CLEANING UP THE SUPERFUND
In 1980, at the height of the concern over toxic wastes at Love Canal near New York's Niagara Falls, Congress passed a sweeping measure designed to punish polluters and clean up the hundreds of hazardous waste dumps that dot the nation's landscape. The Superfund legislation was well-intentioned, but it has gone seriously awry, with costs over the next 30 years projected to approach $750 billion (BW--May 11).
The record so far is abysmal. The federal government and companies together have spent $11 billion, but only 84 of the 1,245 worst sites have been cleaned up. Scientists are no longer even certain about how much of a threat the chemicals at the remaining sites pose. In some instances, researchers suggest the public may be better off if sites are left as they are, rather than disturbing them.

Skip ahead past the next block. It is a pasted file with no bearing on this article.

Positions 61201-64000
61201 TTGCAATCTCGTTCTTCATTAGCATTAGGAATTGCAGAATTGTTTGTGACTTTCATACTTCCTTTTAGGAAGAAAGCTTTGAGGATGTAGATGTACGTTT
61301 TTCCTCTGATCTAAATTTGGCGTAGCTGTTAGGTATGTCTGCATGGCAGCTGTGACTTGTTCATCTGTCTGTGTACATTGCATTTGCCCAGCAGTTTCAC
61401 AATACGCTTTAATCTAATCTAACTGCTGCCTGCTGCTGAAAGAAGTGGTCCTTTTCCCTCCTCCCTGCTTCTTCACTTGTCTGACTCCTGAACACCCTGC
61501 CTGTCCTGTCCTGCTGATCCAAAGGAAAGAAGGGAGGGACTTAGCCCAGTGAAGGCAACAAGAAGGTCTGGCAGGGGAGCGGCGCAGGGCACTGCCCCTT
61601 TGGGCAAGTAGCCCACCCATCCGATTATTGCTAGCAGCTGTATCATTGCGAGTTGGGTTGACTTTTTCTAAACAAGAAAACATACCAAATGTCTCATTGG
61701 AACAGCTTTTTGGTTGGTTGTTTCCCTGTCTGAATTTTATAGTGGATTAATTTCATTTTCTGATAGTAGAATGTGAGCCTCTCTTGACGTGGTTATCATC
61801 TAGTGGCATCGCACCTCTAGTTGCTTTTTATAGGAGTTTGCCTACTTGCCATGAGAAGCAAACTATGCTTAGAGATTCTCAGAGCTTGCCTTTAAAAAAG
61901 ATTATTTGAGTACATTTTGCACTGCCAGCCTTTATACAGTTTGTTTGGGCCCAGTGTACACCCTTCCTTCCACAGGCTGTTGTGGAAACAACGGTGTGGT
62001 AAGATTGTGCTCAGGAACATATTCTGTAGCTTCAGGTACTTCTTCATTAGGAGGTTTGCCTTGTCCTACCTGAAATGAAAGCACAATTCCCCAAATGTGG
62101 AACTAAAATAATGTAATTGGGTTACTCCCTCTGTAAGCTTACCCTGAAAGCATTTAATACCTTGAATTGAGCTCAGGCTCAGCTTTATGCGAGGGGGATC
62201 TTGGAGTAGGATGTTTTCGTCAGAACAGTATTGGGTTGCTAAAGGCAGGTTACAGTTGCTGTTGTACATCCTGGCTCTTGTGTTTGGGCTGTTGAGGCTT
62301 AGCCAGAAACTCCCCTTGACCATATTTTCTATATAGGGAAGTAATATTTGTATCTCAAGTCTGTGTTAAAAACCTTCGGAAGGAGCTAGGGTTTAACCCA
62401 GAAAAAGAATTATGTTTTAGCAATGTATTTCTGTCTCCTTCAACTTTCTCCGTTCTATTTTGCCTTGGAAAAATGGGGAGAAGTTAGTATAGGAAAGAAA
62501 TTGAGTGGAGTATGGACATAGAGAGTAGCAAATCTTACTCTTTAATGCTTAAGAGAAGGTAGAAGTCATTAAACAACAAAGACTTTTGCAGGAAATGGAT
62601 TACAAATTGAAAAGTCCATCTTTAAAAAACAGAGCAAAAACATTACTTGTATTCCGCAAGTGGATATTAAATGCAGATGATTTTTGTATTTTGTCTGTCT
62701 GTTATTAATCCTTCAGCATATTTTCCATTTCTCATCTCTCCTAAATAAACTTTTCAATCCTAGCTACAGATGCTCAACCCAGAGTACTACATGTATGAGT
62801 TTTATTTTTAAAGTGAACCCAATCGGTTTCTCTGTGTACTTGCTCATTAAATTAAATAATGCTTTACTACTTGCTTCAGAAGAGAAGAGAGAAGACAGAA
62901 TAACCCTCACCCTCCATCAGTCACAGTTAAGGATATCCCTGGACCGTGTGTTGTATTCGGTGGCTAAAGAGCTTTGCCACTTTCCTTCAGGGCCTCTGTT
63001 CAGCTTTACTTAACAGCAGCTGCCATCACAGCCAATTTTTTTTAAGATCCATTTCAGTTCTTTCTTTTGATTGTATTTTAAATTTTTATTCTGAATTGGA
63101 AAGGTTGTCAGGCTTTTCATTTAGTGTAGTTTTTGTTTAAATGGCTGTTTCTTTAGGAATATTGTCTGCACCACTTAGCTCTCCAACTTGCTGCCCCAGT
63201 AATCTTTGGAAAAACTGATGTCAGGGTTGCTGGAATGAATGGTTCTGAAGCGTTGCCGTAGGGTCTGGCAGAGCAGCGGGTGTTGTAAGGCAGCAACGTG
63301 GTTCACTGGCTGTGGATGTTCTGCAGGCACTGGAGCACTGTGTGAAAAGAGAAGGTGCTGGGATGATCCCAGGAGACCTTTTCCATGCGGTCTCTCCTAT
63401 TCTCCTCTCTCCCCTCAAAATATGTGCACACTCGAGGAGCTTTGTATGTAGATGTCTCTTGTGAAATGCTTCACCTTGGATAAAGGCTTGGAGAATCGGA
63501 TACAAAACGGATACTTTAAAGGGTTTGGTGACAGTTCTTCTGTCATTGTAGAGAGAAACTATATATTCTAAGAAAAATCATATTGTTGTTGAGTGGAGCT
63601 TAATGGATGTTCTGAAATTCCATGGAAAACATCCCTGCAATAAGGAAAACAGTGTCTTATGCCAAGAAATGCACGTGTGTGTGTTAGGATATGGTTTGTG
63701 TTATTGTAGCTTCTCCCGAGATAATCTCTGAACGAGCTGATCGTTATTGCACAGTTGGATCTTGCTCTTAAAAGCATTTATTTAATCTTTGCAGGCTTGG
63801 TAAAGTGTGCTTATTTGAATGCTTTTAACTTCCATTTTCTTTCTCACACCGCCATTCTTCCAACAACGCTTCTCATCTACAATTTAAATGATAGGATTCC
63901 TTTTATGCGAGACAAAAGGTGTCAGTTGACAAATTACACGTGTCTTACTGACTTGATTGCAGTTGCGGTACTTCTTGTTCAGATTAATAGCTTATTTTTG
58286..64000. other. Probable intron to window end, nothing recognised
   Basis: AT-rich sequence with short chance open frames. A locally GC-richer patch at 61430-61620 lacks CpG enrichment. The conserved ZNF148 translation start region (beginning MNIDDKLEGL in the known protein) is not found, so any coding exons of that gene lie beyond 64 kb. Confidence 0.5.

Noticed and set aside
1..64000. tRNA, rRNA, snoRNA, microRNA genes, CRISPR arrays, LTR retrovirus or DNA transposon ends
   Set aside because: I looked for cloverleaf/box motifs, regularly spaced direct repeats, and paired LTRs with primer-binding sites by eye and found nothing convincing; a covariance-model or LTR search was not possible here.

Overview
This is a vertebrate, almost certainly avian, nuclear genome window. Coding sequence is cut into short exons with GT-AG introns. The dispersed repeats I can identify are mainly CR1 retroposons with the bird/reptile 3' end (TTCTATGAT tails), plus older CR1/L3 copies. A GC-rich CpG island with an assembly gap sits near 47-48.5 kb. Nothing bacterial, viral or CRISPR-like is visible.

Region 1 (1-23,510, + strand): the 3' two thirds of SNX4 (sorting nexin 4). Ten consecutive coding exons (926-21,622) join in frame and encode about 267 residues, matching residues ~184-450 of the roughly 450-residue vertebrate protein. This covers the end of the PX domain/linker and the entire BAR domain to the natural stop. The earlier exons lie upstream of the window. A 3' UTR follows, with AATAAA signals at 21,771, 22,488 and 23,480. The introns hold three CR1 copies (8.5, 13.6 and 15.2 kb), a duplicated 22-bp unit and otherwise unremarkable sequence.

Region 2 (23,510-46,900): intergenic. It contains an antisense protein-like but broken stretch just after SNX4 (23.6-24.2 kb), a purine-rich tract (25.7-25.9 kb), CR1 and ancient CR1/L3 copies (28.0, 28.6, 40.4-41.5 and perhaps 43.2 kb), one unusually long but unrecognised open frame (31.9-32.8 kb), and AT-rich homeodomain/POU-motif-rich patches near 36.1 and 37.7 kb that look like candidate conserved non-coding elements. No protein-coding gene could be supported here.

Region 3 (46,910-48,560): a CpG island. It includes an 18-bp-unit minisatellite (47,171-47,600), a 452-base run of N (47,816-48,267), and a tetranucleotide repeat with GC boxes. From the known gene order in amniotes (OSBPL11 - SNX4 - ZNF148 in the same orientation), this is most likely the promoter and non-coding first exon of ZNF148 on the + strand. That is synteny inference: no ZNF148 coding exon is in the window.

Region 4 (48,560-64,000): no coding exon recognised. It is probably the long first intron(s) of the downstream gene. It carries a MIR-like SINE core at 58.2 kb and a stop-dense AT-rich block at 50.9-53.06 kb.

For the most part, of course, erring on the side of public health and safety is prudent. But there are better schemes than the Superfund. Far too much money has been devoured by legal fees for endless litigation over which companies should pay how much to recompense the Environmental Protection Agency for the cost of cleanups. Apportioning costs or blame is less important than cleaning up the sites that pose clear threats.
For that reason, business week supports a financing scheme that avoids assigning blame to specific companies while spreading the costs around. The federal government already imposes a tax on the chemical and petroleum industries on the theory that they were responsible for a good portion of the wastes at these dump sites. This notion should be extended to all industrial companies through either a direct tax or a tax on the waste their facilities generate. This mechanism would end the litigation and let the big cleanup proceed.